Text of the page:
I'm always telling younger cooks, both male and female, that we need to start thinking about staying physically active. In the past, no one would ever say chefs needed to work out instead of staying out late every night. You worked hard and you played harder. My best advice would be that we need to stay physically active and think of ourselves more like an athlete and less like a rockstar. I want younger cooks to understand that standing on your feet behind a fire, and running up and down stairs, and the pressure that it takes and the hours that it takes means that you have to do something physically to counter years after years of abuse on your body.

As somebody who's mentored a lot of different people through a lot of different things, I really think that my strongest message is that if you can take care of your body—and that means physically being active and [being conscious of] what you're eating—then you are probably going to be cooking better for other people.

I feel like a lot of kids in school who are learning a lot of traditional and foundation cooking are like, "I love food, so I'm going to cook and eat what I want to." I can tell you that after years of being a savory chef and pastry chef, people are always like, "You're not big? How come you're so small?" And I'm like, "Well, I don't just sit around and eat cake all day." I do work out a lot, so that when it's time for me to perform, I'm going to be pretty rocking.


What have you found to be influential in helping you succeed as a female chef? My relationship with people from WCR from over the years. I have strong connections to a lot of women who have been doing this for longer than me, and people who are around my age and definitely some other younger ones, too. I think when we put our heads together and we cook and we ask questions and we try to push our agenda for equality in the workplace, the connections get super-strong.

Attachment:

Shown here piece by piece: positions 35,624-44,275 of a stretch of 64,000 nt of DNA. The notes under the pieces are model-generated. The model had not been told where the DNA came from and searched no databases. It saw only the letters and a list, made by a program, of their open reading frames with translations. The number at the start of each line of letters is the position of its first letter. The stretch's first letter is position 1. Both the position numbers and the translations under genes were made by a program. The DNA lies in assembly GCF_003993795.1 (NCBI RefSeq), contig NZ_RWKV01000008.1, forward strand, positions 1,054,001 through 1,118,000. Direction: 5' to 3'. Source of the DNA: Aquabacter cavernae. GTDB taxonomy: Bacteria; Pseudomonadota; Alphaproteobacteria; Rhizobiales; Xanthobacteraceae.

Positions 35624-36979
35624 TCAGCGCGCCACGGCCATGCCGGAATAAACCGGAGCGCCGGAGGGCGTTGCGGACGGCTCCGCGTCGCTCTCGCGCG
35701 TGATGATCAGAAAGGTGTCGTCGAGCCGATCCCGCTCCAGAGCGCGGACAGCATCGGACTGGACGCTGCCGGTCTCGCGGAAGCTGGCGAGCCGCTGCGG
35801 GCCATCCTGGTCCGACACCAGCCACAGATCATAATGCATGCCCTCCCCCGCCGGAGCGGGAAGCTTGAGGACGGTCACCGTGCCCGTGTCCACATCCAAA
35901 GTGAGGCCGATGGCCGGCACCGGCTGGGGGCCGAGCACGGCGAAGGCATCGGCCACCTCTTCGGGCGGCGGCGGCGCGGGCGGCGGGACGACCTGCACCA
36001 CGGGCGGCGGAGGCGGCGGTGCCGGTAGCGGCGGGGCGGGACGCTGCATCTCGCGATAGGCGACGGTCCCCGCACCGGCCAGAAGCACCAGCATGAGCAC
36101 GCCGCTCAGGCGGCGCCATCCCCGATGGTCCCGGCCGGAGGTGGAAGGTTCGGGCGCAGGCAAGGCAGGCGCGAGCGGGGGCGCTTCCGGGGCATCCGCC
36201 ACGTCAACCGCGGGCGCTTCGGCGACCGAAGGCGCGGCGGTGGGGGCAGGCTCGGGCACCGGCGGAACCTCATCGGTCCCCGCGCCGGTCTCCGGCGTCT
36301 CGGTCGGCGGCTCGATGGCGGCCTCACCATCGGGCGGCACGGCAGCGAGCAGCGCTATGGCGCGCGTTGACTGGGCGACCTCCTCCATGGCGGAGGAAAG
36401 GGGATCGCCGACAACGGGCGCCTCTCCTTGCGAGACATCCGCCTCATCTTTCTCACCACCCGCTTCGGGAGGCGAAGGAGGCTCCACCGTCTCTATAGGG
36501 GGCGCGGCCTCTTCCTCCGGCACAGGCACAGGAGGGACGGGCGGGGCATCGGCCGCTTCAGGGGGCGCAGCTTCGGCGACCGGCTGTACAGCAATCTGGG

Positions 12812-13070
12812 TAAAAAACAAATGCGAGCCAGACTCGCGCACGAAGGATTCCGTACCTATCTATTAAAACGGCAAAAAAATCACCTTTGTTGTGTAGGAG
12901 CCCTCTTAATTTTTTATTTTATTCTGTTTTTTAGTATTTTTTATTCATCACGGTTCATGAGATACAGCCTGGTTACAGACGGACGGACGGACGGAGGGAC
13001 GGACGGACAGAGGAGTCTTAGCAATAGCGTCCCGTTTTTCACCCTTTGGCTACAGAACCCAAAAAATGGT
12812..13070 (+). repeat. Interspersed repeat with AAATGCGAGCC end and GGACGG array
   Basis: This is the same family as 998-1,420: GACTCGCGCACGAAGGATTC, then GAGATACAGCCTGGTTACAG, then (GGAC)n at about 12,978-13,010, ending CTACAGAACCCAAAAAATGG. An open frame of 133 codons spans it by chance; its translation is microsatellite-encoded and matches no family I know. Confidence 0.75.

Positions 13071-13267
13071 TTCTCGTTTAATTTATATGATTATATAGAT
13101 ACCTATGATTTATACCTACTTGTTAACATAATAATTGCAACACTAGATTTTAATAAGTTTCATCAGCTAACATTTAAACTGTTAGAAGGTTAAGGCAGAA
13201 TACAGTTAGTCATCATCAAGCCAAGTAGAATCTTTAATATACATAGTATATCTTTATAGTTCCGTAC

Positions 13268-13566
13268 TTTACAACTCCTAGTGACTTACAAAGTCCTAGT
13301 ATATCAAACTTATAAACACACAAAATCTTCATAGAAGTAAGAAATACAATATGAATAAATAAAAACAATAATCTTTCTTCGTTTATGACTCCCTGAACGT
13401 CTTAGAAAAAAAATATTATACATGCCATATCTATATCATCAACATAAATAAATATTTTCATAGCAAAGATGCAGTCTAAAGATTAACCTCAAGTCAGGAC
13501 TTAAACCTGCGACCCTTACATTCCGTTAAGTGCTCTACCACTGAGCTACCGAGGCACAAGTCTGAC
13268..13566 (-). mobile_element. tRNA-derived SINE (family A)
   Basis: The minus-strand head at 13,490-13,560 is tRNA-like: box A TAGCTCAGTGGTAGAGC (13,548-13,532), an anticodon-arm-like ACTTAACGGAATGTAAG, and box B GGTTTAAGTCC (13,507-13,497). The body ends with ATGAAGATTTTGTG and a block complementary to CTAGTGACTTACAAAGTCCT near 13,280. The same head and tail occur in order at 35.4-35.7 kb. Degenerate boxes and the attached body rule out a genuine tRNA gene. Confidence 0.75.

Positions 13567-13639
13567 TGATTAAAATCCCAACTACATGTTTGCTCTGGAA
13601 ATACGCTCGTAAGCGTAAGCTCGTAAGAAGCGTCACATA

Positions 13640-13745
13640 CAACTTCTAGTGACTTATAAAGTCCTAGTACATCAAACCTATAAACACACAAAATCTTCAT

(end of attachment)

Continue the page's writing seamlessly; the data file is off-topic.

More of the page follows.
Of course, I have women I look up to. Susan Feniger, I've known her for a long time. I met her at that first WCR conference and we've been friends since then. I use to work for Traci Des Jardins—I've worked with her and been friends with her forever. Dominique Crenn is a really good friend of mine. Jenn Louis, Anita Lo, Nancy Silverton—these are people that I can now call and be like, "Hey, I need an answer for this," and they'll do the same. So it isn't really one person; it's multiple people, influences, friendships, and connections I've made over the years. And I haven't had to work so hard—it kind of just comes with the territory because chefs understand other chefs' problems and issues.

What do you feel are some of the most prominent issues that female chefs face? The most common issue is that women need to be able to feel confident enough to ask for financial backing when they have really good ideas and plans, and they're able to execute them. And I'd say that's true in all business, not just restaurant business. But I feel like that's almost on its way to being a thing of the past, hopefully. The discussion has been going on for a while, so we're finally starting to see some results from that dialogue.

What are you hoping WCR will bring to younger female chefs and restaurateurs? Over the last two years at WCR, we've really been bringing our organization up to speed—being more present and being more of a voice for women in this industry. We're working on getting the attention of younger cooks and chefs, and letting them know that there is this organization that's there for them. We're putting on these events and these conferences, and even more one-day events. We're looking at the way our organization is set up and turning it into more of a nonprofit, so we can completely benefit women and have more impact on women in this industry.

It's pretty amazing, because people really do come together. It's very invigorating, being around a bunch of different women, having this discussion, and talking about their careers and their lives. I hope we can make as many events as possible, and have them on an even bigger and bigger scale. The more accessible and often, the better.

Thanks for speaking with me.

This interview has been edited for length and clarity.